Obama team: There hasn’t been a terrorist threat from Afghanistan “for the past seven or eight years”
One of the most prominent, remaining Obama administration justifications for continuing the war in Afghanistan is the need to squash the threat of attacks on the U.S. But top administration officials don’t believe there has been a terrorist threat coming from Afghanistan since at least 2004. "The goal that we seek is achievable, and can ...
One of the most prominent, remaining Obama administration justifications for continuing the war in Afghanistan is the need to squash the threat of attacks on the U.S. But top administration officials don’t believe there has been a terrorist threat coming from Afghanistan since at least 2004.
"The goal that we seek is achievable, and can be expressed simply: no safe-haven from which al Qaeda or its affiliates can launch attacks against our homeland, or our allies," President Obama said in his Wednesday evening speech to the nation, where he promised to withdraw 10,000 troops this year and all 33,000 surge troops by next summer.
In a conference call with reporters earlier Wednesday, a "senior administration official" said no terrorist threat from Afghanistan has been present for 7 or 8 years, well before the Obama administration surged troops there in 2009.
"On the threat side, we haven’t seen a terrorist threat emanating from Afghanistan for the past seven or eight years. There has been clearly fighting and threats inside of Afghanistan, but the assessment of anywhere between 50, 75 or so al Qaeda types that are embedded in Haqqani units, basically, tactical fighting units inside of Afghanistan, they are focused inside Afghanistan with no indication at all that there is any effort within Afghanistan to use Afghanistan as a launching pad to carry out attacks outside of Afghan borders," the official said. "The threat has come from Pakistan over the past half-dozen years or so, and longer."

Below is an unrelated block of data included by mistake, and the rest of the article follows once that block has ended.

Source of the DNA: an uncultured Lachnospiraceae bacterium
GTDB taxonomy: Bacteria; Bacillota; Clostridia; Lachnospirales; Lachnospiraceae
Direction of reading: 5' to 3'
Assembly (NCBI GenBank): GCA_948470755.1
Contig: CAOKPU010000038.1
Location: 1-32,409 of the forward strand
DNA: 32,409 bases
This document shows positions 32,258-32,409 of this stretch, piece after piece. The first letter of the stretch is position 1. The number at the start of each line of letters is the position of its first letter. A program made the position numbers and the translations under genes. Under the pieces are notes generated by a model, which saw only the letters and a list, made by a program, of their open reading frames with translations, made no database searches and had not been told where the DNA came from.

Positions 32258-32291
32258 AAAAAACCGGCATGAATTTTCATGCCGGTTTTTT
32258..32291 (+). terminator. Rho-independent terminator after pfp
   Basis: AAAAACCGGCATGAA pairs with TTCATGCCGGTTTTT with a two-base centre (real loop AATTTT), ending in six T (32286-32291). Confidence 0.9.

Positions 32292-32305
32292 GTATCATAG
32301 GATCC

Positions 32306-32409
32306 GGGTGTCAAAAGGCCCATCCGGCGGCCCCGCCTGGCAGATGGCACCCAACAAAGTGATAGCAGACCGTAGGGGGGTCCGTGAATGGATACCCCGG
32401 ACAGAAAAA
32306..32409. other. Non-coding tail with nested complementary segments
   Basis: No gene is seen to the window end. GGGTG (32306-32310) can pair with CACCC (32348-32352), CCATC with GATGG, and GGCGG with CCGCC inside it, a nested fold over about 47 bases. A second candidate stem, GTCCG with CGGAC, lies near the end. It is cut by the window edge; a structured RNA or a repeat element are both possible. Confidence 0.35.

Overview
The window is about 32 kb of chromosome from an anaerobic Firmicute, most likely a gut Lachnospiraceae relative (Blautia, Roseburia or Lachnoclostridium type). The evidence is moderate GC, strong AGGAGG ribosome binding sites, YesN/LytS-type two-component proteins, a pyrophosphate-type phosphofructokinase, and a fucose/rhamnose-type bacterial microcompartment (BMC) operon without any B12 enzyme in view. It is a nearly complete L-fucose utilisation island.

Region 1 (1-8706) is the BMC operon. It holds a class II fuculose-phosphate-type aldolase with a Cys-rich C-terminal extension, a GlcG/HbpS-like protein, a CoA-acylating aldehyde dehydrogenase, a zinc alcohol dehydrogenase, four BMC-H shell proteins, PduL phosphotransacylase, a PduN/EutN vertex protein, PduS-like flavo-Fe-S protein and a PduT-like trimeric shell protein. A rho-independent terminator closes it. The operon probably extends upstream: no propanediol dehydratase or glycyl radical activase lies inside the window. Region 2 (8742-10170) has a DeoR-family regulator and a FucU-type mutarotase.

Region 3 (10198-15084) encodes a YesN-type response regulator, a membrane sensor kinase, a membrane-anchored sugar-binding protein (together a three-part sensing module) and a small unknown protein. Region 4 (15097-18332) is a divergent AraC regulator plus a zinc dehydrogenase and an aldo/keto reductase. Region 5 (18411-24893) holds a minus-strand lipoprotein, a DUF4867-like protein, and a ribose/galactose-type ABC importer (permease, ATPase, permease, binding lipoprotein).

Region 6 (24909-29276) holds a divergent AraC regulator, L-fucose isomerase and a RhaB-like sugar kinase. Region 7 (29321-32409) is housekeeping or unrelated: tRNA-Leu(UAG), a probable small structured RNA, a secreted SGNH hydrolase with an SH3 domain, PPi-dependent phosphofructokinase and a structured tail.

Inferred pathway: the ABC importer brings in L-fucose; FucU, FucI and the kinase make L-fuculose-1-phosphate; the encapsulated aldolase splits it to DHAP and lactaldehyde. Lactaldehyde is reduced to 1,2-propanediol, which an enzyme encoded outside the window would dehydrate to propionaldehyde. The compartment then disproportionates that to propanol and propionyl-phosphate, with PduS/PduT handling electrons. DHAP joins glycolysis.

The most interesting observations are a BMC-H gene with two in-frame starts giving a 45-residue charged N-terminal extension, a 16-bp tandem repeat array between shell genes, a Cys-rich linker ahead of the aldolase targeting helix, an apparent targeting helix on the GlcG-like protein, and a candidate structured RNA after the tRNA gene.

Later in the same conference call, the "senior administration official" repeated the administration’s view that there’s no terrorist threat coming from Afghanistan and used that assumption to argue there will be no danger in removing the surge troops.
"And so, in taking a look at the drawdown of U.S. troops, the 10,000 this year and then the 33,000 by next summer, it is certainly the view of the people who have been prosecuting this effort from the administration that this is not going to increase the threat," the official said. "Again, we don’t see a transnational threat coming out of Afghanistan in terms of the terrorist threat and it’s not going to affect at all the threat in Pakistan either."
Of course, if the Taliban regain control of Afghanistan, that could all change. Obama’s GOP critics were quick to criticize the president for talking extensively about wrapping up the war and apparently going against the advice of ISAF Commander Gen. David Petraeus.
"When America goes to war, America needs to win. We need to close out the war successfully, and what that means now is not nation-building. What it means is to follow General Petraeus’s advice and to get those security forces built up where they can pick up the slack as we draw down," said GOP presidential candidate Tim Pawlenty.
"I think we have undercut a strategy that was working." Sen. Lindsey Graham said on CNN. "I think the 10,000 troops leaving this year is going to make this fighting season more difficult. Having all of the surge forces leave by next summer is going to compromise next summer’s fighting season."